The Garden Guide

Book: Gardening Science - Soils, Manure and the Environment
Chapter: Chapter 1: Earths and Soils

Humus and plant nourishment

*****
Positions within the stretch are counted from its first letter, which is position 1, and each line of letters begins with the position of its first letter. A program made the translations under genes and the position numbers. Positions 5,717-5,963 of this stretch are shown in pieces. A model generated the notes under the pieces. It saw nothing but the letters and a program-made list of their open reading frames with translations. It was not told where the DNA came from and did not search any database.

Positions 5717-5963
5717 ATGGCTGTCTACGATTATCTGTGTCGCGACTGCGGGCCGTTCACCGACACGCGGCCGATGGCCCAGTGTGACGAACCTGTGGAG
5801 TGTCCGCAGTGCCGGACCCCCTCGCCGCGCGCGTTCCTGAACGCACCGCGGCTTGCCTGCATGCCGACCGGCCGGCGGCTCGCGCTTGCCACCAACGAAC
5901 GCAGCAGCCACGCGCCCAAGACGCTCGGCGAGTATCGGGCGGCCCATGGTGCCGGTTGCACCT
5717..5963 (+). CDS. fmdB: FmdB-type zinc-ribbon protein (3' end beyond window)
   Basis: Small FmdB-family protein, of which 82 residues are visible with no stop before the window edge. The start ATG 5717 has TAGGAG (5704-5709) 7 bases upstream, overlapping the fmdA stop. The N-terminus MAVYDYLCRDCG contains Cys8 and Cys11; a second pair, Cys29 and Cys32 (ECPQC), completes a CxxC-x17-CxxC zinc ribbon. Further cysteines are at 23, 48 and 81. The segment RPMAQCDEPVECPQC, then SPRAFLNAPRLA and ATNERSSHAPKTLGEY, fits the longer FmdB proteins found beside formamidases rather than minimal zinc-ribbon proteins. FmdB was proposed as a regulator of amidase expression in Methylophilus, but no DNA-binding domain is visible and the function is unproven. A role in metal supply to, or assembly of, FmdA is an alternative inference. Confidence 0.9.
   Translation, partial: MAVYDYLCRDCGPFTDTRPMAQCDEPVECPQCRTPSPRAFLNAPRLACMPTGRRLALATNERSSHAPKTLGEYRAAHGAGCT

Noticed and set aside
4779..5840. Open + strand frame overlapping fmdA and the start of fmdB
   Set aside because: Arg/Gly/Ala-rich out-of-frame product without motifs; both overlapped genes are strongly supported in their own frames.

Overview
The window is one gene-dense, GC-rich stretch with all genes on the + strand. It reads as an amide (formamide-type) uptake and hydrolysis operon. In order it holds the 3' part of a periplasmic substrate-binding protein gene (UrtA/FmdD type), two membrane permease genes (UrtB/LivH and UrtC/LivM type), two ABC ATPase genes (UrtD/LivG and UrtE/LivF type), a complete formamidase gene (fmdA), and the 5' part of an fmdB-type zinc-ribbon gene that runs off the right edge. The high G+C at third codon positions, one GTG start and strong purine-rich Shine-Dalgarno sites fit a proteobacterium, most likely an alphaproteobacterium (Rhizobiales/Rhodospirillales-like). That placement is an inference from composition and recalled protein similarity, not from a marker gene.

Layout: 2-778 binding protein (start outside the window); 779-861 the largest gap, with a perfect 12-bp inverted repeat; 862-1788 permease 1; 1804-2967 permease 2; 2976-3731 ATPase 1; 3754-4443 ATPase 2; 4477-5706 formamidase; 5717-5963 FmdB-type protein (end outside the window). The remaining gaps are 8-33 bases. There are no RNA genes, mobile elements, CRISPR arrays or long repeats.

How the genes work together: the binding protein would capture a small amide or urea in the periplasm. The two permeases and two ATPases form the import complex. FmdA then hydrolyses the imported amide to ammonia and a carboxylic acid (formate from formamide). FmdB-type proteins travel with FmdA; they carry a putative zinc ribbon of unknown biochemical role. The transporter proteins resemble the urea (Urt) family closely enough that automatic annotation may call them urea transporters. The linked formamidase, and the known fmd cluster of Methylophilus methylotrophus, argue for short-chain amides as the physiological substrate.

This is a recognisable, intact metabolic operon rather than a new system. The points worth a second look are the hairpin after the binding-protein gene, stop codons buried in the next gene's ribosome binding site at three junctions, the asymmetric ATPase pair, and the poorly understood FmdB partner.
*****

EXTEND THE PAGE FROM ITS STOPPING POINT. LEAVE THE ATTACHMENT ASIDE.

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1156. As a proof that humus is not sufficient alone for the nourishment of plants, it is well known that peat or bog soil, which consists almost entirely of humus, is one of the most barren of all soils, and that the few plants which it produces are members of the rush and sedge families, and consequently are plants of scarcely any use to man. On the contrary, the quantity of humus in fertile soils, which produce the cereal grasses and other plants used for food, has never been known to exceed ten per cent., and occasionally it has been found as low as one per cent., or even less. Thus humus or vegetable mould only becomes a fertile soil when mixed with sand, lime, or some other earthy substance, which not only supplies the plants grown in it with the necessary salts, but also keeps the particles of mould open, so as to expose them to the atmospheric air, from which they extract the carbonic acid gas. This is the reason that peat soil becomes fertile by mixing it with sand, or in fact with any other kind of earth. Heath mould, so often recommended in the cultivation of the finer kinds of Australian plants, is, in fact, nothing else but peat earth rendered fertile by the admixture of sand.